That version of City has been shed, like an earlier life stage. The club has metamorphosed, inside and out. It has a new stadium, new players, and new meaning. City Football Group, its parent company, fields soccer clubs on five continents, from New York to Melbourne, which play in matching sky-blue uniforms. Since 2008, the team has won seventeen major trophies—most of them in the hands of Pep Guardiola, arguably the most successful club coach in world soccer. Guardiola’s teams tend to suffocate the opposition by monopolizing the ball, and in recent years English soccer has sometimes felt suffocated, too. In 2018, City became the first team in the E.P.L. history to score a hundred points in a season. The next year, it scored ninety-eight. The team roster is like a global investment portfolio of élite players: at least two, preferably three, at each position. The last remaining flicker of City’s long-held fragility, its previous id, and the most interesting thing about the team, is its continuing inability to dominate European soccer competitions as well—but that day will surely come. It is a titan now.
On February 6th, the E.P.L. announced that the titan will go on trial for cheating. The charge sheet, published in full on the league’s Web site, is an incomprehensible salad of alleged rule-breaking: “Season 2013/14, Premier League Rules B.15, E.3, E.4, E.11, E.12 and E.49.” But the over-all effects—and potential consequences—are breathtaking. Manchester City is accused of breaking the league’s rules some hundred and fifteen times since 2009, mainly in ways related to financial honesty. The E.P.L. will appoint an independent commission of three senior lawyers to consider the charges in private. The club could be thrown out of the league.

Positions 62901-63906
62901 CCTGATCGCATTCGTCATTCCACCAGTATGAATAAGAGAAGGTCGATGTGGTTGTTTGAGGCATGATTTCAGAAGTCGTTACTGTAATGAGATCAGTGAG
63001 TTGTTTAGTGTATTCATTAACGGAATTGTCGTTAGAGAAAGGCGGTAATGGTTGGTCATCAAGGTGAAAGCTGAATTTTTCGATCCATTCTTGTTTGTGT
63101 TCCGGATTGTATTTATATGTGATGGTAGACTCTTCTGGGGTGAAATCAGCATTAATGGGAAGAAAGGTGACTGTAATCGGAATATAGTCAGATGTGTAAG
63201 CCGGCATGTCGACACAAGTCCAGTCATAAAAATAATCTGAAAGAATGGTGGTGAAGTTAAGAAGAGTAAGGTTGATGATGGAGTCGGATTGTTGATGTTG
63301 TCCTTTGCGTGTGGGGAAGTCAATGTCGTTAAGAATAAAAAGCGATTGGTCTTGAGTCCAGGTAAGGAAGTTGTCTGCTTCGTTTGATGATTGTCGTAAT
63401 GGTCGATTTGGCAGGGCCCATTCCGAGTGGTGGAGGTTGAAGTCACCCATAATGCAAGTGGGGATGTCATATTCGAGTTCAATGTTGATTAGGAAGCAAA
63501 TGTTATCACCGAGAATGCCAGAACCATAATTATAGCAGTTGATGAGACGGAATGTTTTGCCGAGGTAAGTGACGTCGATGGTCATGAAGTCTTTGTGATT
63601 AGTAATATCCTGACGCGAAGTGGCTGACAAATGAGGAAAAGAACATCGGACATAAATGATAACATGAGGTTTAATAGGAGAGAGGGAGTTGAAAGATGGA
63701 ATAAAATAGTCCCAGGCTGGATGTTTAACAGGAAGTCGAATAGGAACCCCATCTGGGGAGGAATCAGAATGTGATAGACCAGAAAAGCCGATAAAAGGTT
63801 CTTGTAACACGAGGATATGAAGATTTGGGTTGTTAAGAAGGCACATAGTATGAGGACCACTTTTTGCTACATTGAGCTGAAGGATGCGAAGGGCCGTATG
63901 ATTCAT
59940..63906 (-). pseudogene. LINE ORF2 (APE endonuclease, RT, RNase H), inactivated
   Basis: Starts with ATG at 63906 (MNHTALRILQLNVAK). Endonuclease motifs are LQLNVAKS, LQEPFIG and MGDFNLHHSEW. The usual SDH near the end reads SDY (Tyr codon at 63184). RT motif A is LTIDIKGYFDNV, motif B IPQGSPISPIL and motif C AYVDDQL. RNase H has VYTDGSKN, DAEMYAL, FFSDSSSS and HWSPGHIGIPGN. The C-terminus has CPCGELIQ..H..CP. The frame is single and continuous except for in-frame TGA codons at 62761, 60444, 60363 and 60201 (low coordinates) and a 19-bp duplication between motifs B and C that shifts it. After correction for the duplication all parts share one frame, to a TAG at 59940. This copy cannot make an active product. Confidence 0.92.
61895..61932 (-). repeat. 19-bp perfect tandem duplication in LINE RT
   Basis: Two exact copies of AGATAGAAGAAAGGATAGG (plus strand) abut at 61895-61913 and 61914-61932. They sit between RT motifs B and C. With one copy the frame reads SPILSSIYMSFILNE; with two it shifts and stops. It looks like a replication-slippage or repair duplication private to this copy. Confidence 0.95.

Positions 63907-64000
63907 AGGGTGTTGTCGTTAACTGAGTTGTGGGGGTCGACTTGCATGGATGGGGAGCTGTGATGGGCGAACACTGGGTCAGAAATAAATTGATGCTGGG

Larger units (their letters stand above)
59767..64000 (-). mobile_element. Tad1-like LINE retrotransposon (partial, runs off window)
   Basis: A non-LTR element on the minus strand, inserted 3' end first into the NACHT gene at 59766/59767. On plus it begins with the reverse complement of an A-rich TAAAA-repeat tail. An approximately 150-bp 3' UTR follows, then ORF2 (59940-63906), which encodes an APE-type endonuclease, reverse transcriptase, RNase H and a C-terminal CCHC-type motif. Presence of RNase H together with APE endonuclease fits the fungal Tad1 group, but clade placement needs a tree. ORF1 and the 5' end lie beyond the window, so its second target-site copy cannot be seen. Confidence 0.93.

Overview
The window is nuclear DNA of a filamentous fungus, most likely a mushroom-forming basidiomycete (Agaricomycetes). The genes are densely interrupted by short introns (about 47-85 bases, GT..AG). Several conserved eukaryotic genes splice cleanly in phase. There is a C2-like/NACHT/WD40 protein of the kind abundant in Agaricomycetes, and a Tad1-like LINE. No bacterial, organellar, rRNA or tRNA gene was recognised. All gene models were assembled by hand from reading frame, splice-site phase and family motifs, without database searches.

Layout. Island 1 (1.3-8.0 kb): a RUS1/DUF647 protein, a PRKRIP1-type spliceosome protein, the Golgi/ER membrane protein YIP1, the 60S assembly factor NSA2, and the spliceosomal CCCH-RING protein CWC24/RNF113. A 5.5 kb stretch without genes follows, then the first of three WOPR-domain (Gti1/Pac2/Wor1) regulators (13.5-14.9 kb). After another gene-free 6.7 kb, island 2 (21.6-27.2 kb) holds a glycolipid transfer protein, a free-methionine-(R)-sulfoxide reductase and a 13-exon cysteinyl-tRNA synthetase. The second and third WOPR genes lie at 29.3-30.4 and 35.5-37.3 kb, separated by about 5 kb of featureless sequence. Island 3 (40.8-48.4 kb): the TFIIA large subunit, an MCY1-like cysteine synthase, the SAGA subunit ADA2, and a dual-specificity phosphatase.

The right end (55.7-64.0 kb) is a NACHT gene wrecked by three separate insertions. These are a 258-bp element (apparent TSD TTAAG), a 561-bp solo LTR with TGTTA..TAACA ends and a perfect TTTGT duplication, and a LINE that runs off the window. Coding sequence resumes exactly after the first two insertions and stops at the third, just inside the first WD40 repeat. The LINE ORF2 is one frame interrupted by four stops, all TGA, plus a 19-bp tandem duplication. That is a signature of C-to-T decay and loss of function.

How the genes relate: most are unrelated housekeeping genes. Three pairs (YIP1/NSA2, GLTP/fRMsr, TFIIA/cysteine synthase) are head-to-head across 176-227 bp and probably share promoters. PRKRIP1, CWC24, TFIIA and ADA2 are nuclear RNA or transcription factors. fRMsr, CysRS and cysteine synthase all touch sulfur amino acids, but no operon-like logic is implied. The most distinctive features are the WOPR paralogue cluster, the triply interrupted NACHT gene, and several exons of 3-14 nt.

The charges against City were compiled during a four-year investigation by Bird & Bird, a law firm retained by the E.P.L. The inquiry began in the spring of 2019, a few weeks before I visited Lisbon, and four months after Der Spiegel, the German news magazine, published a detailed description of City’s alleged financial chicanery; the report was based on Football Leaks’ disclosures, which the club dismissed as an “organized and clear” attempt to damage its reputation. In total, Pinto passed Der Spiegel four terabytes of data, harvested from all corners of the sport—almost ninety million documents, which the magazine housed on a set of secure servers on the tenth floor of its offices, in Hamburg.